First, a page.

FDA sets new deadline for Amgen blockbuster review; Amylin, Takeda pick a combo obesity drug for Phase III, drop another program

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> FDA has marked July 25 as the deadline to finish its review of Prolia, Amgen's megablockbuster bone drug. The biotech giant submitted new information on the drug to the FDA, which is reviewing Amgen's app to sell the therapy for osteoporosis caused by menopause and the prevention or treatment of bone loss in patients with breast or prostate cancer. Report

> Amylin and Takeda say they'll push ahead with the development of a new combo obesity drug after a mid-stage trial proved promising. The therapy combines pramlintide and metreleptin and is now headed into Phase III. The companies say they'll drop development of another weight-loss drug, davalintide, which was leff effective than the combo in Phase II. Story

> Biotech equipment maker Fluidigm says it may postpone its IPO until the market looks more receptive. CEO Gajus Worthington says that Ironwood's recent IPO stumble is making him more cautious. Anthera, though, is still poised for an IPO. Report

> PharmAthene announced today that the Biomedical Advanced Research and Development Authority has modified its existing research and development contract, providing for up to $78.4 million in additional funding to support the continued advanced development of SparVax for anthrax. PharmAthene release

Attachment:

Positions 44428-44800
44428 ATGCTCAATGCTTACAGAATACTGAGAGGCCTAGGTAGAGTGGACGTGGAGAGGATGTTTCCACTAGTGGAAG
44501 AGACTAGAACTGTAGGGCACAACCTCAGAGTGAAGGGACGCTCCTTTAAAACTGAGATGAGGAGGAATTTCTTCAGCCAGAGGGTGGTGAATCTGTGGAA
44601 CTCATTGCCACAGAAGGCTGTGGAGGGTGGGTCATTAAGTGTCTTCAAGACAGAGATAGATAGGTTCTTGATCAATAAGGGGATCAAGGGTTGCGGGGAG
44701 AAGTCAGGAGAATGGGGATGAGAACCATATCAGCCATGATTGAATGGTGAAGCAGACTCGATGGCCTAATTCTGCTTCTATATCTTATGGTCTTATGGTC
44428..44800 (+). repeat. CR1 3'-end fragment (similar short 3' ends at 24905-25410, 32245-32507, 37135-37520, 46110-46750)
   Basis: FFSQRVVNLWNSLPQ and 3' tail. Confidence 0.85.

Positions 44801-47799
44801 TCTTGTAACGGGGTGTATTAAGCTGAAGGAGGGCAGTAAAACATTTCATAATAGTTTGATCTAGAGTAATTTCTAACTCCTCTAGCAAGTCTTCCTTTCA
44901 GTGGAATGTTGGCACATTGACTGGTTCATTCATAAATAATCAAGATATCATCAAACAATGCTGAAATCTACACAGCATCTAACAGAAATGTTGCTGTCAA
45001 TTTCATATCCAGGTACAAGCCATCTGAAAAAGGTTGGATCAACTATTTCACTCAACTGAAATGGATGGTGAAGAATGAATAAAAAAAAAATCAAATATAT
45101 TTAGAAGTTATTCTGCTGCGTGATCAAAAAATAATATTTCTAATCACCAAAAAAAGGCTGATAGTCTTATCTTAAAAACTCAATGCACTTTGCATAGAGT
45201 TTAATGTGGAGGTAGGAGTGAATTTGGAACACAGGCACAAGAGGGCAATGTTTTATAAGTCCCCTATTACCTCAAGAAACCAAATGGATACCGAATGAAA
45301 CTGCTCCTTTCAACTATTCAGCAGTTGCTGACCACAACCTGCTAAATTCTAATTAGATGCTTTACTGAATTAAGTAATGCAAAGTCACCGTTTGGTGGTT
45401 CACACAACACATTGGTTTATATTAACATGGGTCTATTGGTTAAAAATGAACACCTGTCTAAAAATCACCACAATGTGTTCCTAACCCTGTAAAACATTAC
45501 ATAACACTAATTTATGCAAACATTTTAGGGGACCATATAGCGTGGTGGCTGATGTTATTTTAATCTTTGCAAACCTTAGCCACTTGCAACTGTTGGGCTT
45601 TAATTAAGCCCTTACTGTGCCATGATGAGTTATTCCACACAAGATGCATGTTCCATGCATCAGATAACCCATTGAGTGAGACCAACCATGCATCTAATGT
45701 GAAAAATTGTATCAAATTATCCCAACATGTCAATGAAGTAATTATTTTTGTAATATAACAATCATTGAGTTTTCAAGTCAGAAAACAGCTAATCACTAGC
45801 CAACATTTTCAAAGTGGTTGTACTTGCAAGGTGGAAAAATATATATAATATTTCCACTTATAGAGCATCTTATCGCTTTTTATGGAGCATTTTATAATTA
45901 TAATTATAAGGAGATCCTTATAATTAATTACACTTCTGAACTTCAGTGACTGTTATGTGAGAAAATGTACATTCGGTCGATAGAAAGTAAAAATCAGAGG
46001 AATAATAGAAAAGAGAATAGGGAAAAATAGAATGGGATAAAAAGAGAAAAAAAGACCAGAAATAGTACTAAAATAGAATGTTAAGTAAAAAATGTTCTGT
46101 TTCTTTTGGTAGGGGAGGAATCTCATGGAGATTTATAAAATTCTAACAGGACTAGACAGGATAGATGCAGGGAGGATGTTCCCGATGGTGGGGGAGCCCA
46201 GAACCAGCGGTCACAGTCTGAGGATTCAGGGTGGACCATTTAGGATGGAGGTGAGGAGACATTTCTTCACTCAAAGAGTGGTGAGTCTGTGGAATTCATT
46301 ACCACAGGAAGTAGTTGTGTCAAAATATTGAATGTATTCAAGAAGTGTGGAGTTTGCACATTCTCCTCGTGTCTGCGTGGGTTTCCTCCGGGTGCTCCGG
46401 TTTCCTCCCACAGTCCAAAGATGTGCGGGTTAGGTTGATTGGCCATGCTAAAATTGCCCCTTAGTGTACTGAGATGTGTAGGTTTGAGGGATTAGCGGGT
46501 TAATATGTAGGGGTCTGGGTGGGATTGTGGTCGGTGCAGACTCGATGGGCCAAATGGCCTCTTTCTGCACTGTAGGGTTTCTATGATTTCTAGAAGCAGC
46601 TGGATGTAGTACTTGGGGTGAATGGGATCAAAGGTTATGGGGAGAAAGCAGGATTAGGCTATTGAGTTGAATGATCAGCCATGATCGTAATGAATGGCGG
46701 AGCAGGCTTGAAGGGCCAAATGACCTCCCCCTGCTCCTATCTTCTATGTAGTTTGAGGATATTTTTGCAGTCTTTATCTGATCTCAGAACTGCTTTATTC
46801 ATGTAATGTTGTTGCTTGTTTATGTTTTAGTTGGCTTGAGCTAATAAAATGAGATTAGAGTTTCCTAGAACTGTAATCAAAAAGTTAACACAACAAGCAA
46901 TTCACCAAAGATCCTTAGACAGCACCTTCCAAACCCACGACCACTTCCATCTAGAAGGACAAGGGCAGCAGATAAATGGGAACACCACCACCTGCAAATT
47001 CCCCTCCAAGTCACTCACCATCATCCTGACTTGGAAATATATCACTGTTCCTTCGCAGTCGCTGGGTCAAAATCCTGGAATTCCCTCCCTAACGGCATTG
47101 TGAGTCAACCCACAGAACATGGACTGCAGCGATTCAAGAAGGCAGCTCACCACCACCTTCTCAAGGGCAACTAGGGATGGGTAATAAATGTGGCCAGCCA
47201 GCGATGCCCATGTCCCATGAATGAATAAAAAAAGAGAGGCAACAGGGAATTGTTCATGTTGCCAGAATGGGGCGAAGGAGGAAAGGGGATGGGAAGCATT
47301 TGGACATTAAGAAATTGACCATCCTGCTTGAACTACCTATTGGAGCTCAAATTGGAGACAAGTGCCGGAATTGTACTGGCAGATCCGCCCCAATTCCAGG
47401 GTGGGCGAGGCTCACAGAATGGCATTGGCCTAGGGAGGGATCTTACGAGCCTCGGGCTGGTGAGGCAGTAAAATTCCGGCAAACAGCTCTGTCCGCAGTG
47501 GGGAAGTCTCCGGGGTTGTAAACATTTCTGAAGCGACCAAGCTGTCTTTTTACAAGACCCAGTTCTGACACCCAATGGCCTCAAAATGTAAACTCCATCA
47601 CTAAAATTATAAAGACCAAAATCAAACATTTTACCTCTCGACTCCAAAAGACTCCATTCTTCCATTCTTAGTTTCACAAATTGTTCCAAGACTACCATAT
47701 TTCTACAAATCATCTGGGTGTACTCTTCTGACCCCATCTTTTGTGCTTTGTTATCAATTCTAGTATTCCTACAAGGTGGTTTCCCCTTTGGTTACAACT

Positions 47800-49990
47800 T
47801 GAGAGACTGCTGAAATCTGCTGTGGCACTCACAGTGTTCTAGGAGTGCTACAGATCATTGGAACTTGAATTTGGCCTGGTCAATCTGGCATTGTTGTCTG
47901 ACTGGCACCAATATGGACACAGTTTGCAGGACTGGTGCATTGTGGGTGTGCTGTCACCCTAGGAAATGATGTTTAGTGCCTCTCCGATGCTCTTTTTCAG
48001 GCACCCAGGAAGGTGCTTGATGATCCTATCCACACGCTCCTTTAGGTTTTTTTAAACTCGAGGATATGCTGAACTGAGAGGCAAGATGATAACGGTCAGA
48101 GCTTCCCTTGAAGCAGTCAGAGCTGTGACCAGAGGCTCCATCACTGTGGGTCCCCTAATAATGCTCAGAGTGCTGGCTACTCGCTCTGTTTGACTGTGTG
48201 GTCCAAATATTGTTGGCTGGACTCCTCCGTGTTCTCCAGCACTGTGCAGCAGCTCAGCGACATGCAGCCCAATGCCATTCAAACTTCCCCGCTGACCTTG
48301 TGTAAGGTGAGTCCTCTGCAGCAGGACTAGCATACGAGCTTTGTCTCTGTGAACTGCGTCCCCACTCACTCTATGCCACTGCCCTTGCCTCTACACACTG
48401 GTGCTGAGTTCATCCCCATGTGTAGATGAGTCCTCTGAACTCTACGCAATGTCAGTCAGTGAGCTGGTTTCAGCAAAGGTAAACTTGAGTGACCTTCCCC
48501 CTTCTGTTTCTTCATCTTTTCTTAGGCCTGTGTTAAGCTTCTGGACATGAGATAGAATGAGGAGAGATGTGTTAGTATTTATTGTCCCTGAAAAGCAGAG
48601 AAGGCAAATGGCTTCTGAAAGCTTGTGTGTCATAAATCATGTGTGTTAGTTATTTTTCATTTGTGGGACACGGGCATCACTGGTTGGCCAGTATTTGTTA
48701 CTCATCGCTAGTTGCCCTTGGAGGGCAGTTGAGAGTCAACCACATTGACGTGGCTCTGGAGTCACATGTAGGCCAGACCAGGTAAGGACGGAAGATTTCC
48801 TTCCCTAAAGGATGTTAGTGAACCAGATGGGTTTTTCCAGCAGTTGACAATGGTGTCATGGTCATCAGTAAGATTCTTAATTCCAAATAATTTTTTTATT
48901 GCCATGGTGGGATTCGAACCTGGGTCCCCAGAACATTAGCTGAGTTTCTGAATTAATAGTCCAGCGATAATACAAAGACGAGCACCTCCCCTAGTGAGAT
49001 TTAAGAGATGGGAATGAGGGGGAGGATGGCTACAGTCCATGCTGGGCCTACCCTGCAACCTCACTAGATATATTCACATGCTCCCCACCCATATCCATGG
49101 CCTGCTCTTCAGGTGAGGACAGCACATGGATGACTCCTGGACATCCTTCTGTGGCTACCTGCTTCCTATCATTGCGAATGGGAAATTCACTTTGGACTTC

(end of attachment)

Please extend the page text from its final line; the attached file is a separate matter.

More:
> Losses at Dendreon surged in the fourth quarter as the developer doubled up on R&D spending ahead of an expected launch of the therapeutic cancer vaccine Provenge. Report

> Acorda Therapeutics is projecting higher expenses later in the year as it launches its recently approved MS drug Ampyra. Story

> Sanaria has received a 3-year grant totaling $3 million to support collaborative research by investigators at Sanaria and Columbia University. Sanaria release

> The FDA has rejected Forest Labs' proposed expansion of the use of Bystolic. Report

And Finally... The tiny tongue of a fruit fly could provide big answers to questions about human eating habits, possibly even leading to new ways to treat obesity, according to a study from a team of Texas A&M University researchers. Release